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What is the Definition of Life Insurance by Authors?


Generally, people buy life insurance to protect their loved ones from financial disaster after their death. Often it’s used to cover funeral costs, debt, mortgage, or education expenses.

Policyholders can choose different options for underwriting, such as accelerated underwriting, simplified issues,s or guaranteed issues. They also have a free look period to examine the policy and return it for a refund.


A life insurance policy is a contract between the insurer and the insured where the company promises to pay a lump sum amount to the nominee in the event of death. In return for the promise, the insured pays a premium regularly or in a single installment over a certain period.

The policy is a legally binding contract between the insured and the insurance company. It is a substitute for the will that transfers assets to the beneficiaries in the case of death. It is also a tool to manage risks and provide financial security for the family in the event of the insured’s demise.

Policy term – the number of years during which the Life Cover continues. Premium payment term – the number of premium payments you make before you get your Maturity Benefit. Riders – supplementary coverage that you can add to your policy.

Insurable interest – the level of interest you are expected to have in an individual’s life insurance policy; for persons related by blood, a substantial interest is established through love and affection, and for all others, a lawful and substantial economic interest to have that person’s life continue.

Underwriting – the process by which a life insurance company decides whether an applicant for a policy is acceptable and at what premium rate. Substandard risk – the classification of a person applying for a policy who does not fit the physical, occupational, and other standards on which the average premium rates are based.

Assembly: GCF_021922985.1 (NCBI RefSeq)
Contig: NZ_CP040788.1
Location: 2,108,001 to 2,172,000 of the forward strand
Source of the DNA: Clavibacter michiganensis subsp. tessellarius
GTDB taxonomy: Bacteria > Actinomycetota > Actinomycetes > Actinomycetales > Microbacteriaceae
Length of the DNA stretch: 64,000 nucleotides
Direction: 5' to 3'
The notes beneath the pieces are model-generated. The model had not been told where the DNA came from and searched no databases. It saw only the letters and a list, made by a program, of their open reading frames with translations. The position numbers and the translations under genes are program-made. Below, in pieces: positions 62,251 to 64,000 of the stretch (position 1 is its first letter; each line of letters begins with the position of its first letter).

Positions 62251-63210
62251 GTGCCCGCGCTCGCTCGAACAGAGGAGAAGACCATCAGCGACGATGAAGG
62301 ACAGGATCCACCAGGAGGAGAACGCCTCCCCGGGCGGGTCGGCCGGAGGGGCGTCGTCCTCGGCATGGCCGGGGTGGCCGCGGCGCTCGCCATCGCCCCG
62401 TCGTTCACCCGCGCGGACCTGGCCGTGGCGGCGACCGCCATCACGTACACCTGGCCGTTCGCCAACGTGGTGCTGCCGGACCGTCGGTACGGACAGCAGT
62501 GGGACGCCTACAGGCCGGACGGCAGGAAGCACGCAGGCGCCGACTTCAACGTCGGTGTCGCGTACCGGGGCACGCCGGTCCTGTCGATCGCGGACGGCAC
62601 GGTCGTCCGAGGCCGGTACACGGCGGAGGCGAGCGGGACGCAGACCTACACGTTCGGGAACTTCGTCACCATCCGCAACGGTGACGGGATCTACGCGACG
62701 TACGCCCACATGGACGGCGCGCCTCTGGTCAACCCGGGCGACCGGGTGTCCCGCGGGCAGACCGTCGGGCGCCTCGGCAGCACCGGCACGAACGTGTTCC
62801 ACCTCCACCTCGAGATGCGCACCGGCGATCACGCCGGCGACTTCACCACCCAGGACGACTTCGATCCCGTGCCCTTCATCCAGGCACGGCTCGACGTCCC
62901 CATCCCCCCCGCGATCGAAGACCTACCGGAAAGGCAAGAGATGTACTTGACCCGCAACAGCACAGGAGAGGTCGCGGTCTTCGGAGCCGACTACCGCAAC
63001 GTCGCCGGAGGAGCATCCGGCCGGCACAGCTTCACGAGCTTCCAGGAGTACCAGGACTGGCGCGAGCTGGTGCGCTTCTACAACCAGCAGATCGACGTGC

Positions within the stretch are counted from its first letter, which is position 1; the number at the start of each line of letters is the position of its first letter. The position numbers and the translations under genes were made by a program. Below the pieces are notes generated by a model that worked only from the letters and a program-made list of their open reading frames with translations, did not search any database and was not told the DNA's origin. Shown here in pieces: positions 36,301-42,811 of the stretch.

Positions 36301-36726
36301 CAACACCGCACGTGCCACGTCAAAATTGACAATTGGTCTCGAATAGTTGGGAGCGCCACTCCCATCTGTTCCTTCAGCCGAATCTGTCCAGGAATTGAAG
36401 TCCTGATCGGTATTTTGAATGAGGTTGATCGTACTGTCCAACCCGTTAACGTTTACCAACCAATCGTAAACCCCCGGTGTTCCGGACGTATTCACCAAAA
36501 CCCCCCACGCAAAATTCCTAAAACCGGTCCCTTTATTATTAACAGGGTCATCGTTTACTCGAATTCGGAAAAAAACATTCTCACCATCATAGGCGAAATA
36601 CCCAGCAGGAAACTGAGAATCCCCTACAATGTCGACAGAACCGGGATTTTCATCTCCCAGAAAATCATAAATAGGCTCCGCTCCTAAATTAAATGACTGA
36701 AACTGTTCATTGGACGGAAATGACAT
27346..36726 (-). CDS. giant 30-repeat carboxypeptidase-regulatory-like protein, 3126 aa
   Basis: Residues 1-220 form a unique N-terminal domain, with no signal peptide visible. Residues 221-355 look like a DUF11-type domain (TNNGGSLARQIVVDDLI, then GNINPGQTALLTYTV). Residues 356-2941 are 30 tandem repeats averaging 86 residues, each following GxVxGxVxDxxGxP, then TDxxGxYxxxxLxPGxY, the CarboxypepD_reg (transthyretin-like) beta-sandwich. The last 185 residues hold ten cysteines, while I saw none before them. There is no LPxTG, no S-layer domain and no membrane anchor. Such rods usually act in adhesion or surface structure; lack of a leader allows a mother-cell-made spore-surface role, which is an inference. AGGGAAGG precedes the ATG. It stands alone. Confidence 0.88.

A contract between the life insurance company and the insured in which the company promises to pay a certain sum of money to the beneficiary named in the policy upon the insured’s death. The policy is an alternative to a will and can also function as a form of trust.

The beneficiary is the person whom the insured names when buying the policy. It can be a person, partnership, or corporation. ICICI Prudential pays a lump sum to the Nominee (beneficiary) upon completion of the policy term, known as Maturity Benefit.

Application – A statement of information made by the applicant that helps the insurance company decide whether to accept the applicant as a life insurance risk and what underwriting classification should be assigned to him/her. The information in the application can include evidence of health, occupation, and financial status.

Expenses – A portion of the policy’s premium covers the insurer’s operating costs, such as fees for medical examinations and inspection reports, commissions, agency expenses, and underwriting and printing costs. Expenses are an important factor in determining the premium charged for a particular policy.